Tag Archives: The Noonday Press

Character Analysis

Character Analysis by Wilhelm Reich, edited by Mary Boyd Higgins and Chester M Raphael, translated by Vincent R Carfagno, from The Noonday Press, is part of the collection at the Reading Room.

Wilhelm Reich Vincent Carfagno Character analysis from Noonday

“In 1933 Reich first published, in German, Charakteranalyse. A second, English, edition (1945) went further, adding the inevitable leap from depth psychology to biology predicted by Freud.

This third, enlarged edition includes all the previously published material as well as a new section expounding Reich’s later discoveries. It reveals how his study of character led to a comprehension of the biological basis of neuroses and finally to the discovery of the cosmic orgone energy. Thus, character analysis is taken out of the realm of psychology and put on the firm basis of natural science, in the form of orgone biophysics.” — back cover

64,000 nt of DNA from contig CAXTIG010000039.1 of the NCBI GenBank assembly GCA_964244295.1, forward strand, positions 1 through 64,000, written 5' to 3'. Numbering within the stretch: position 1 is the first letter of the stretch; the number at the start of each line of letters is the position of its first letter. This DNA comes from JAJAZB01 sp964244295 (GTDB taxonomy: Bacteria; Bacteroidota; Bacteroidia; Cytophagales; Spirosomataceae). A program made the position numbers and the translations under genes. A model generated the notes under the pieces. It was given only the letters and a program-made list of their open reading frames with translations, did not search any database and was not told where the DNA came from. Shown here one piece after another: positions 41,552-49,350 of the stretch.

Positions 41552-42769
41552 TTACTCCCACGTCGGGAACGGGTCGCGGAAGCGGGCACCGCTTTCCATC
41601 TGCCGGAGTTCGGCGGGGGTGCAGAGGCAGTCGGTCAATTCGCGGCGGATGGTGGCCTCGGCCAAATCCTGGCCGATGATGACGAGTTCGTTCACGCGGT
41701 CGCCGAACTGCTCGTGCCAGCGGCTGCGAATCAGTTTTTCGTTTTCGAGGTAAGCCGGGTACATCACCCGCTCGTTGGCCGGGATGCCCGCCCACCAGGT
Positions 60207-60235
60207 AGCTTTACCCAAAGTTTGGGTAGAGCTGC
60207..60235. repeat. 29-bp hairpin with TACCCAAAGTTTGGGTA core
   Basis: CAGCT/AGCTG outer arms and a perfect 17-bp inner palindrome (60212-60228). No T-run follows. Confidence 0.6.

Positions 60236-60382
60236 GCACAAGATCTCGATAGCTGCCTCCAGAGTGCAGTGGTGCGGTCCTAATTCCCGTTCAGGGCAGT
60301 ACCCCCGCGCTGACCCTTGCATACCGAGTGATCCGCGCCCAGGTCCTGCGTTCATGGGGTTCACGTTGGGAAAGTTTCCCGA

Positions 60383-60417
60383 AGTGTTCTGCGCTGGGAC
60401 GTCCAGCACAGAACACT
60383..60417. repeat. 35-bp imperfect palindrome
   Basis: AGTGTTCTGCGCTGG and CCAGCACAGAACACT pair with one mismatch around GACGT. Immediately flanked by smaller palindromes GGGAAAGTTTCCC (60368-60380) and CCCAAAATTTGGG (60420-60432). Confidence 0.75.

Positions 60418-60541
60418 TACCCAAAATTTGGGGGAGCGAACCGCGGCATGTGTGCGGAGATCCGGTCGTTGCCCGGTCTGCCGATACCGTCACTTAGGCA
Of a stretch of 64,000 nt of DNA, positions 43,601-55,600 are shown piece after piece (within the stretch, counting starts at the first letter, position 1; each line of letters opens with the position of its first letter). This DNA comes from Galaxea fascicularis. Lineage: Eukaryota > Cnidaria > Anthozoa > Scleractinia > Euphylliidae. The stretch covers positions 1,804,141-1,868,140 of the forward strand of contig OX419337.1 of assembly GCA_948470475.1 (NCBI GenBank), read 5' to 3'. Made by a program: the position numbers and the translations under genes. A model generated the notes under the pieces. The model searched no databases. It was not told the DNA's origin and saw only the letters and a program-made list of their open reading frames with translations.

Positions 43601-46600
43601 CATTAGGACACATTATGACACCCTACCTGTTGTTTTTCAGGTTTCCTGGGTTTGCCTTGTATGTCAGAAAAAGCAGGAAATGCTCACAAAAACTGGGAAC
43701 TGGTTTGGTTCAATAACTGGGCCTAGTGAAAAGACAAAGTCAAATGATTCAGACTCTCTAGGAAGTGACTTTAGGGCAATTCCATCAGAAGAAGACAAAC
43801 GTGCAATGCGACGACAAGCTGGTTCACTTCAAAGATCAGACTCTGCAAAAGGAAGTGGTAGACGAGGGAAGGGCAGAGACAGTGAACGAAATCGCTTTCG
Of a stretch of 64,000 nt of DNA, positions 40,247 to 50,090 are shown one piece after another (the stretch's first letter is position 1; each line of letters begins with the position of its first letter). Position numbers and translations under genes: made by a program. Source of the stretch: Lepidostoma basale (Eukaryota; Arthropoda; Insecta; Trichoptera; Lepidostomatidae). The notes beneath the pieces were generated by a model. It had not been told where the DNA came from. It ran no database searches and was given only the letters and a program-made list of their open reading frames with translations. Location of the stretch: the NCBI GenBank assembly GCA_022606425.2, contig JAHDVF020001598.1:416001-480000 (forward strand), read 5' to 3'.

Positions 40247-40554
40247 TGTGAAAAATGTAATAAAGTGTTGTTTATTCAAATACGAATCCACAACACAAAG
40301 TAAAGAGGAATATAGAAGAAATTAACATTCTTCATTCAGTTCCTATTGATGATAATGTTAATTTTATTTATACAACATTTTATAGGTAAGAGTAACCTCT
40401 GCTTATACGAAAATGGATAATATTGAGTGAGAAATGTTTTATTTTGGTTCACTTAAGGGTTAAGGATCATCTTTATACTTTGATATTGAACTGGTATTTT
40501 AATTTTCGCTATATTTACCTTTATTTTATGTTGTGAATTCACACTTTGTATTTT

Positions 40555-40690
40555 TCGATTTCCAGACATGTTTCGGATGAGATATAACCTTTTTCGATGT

Wilhelm Reich: Selected Writings

Selected Writings: An Introduction to Orgonomy by Wilhelm Reich, foreword by Mary Boyd Higgins, from The Noonday Press, is part of the collection at the Reading Room.

Wilhelm Reich Selected Writings from Noonday

“This anthology is not intended to replace any of the works of Wilhelm Reich, but rather to serve as an introduction to them. The chapters include material from The Function of the the Orgasm; The Cancer Biopathy; Character Analysis; Ether, God and Devil; Cosmic Superimposition and The Murder of Christ. In addition the volume reprints many important later articles from various journals.” — back cover

Listen, Little Man

Listen, Little Man! by Wilhelm Reich, translated by Theodore P Wolfe, illustrations by William Steig, from The Noonday Press, is part of the collection at the Reading Room.

Wilhelm Reich Listen, Little Man from Noonday

Listen, Little Man! tells of the inner storms and conflicts of a scientist and physician who watched, over decades, first na├»vely, then with amazement and finally with horror, what the Little Man does to himself; how he suffers and rebels, how he esteems his enemies and murders his friends; how, wherever he gains power as a ‘representative of the people,’ he misuses that power and makes it into something more cruel than the power which previously he had to suffer at the hands of individual sadists of the upper classes.” — back cover